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401(k) FAQs for Employers

401(k) FAQs for Employers

March 28, 2022

Establishing a 401(k) plan is a long-term commitment to your business and your employees.

Planning, building, and managing a 401(k) plan involves many choices that can directly impact your employees’ financial security and satisfaction with their job. Here are some commonly asked questions about sponsoring a 401(k) plan and some ideas on how to have active participation in your plan.


Q: How can I increase 401(k) plan participation?

A: Company-wide participation in your 401(k) is important. Not only does it mean your employees will be well cared-for in the future, which increases satisfaction, but it also means your company is more likely to pass certain necessary federal tests, and can earn your firm tax deductions. Getting employees on the program isn’t always easy, though. Some don’t understand the benefits, some may be experiencing financial stresses that make joining intimidating, and some simply can’t be bothered to plan for the future. However, there are a few ways to maximize your employee engagement.

  1. Make communications as clear and simple as possible. The less familiar the terms used to describe the plan, the more likely an employee is to put off making a decision. Explain the basics without over-explaining, and make yourself or another financial communicator available to answer questions, no matter how basic. Everyone has to start somewhere.
  2. Try auto-enrollment. The easiest way to get more employees in the plan is to start every employee out in the plan and let them opt out if desired. Companies that auto-enroll employees tend to retain 90% of them in the plan.
  3. Design your plan with a decent deferral rate. Some enrollment software starts new enrollees out at a nominal savings rate, like 3%. In most circumstances, a rate closer to 10% is a wiser choice, but research shows most employees tend to stick with whatever they start out with. Designing your onboarding process with a suggested rate of 6% or higher is better for your employees, and for you.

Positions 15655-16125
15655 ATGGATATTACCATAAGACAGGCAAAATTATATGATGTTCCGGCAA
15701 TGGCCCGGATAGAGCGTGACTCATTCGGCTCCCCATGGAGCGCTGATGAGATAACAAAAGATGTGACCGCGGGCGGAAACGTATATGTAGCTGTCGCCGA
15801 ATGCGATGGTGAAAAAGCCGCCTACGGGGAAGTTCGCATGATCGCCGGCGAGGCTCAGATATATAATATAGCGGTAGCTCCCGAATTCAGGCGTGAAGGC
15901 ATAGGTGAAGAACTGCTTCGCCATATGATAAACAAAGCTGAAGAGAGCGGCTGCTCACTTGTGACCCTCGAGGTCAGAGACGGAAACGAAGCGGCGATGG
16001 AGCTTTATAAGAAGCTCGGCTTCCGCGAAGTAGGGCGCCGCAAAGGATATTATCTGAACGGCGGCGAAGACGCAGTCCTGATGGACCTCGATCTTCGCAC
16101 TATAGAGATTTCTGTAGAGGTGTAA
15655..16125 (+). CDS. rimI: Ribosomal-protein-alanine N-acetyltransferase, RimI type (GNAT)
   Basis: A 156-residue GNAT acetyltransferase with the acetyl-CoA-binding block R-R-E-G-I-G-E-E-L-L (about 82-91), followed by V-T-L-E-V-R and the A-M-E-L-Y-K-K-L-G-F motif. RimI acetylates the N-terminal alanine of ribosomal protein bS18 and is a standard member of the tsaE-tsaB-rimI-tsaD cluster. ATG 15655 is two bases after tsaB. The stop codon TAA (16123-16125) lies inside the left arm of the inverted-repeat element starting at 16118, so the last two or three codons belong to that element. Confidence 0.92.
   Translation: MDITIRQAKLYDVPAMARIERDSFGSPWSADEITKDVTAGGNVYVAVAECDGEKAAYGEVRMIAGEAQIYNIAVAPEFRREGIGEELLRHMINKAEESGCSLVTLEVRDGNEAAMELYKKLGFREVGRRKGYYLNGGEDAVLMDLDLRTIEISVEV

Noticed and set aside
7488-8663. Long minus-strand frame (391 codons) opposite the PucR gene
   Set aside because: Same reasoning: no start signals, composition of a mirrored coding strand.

4. Make making changes as quick and easy as possible. Investing in good web design and other benefits-management systems up front will pay dividends over the long run. For your employees the dividends can be literal, in the case of managing investment allocations or checking plan balances. If it can’t be done quickly, many employees will forget to take action at all. Send regular, clearly worded reminders, send updates and new information as soon as possible, and, in all your benefits emails as well as your company intranet, include a prominent link to your 401(k) provider’s login page. Encourage people to check out what’s going on with their plan and they’ll stay involved.


Q: How do I pass the nondiscrimination compliance tests for 401(k) plans?

A: There are two major compliance tests, both designed to determine if your company’s 401(k) plans benefit all employees, or if they’re a better deal for top-level executives who have more money to invest, also known as “Highly Compensated Employees” or HCEs. Now, the easiest way to pass nondiscrimination tests is by setting up a Safe Harbor 401(k), because they’re exempt from testing. No tests, no problem! But if that’s not an option, then your plan faces two main challenges: the Actual Deferral Percentage (ADP) test, and the Actual Contribution Percentage (ACP) test.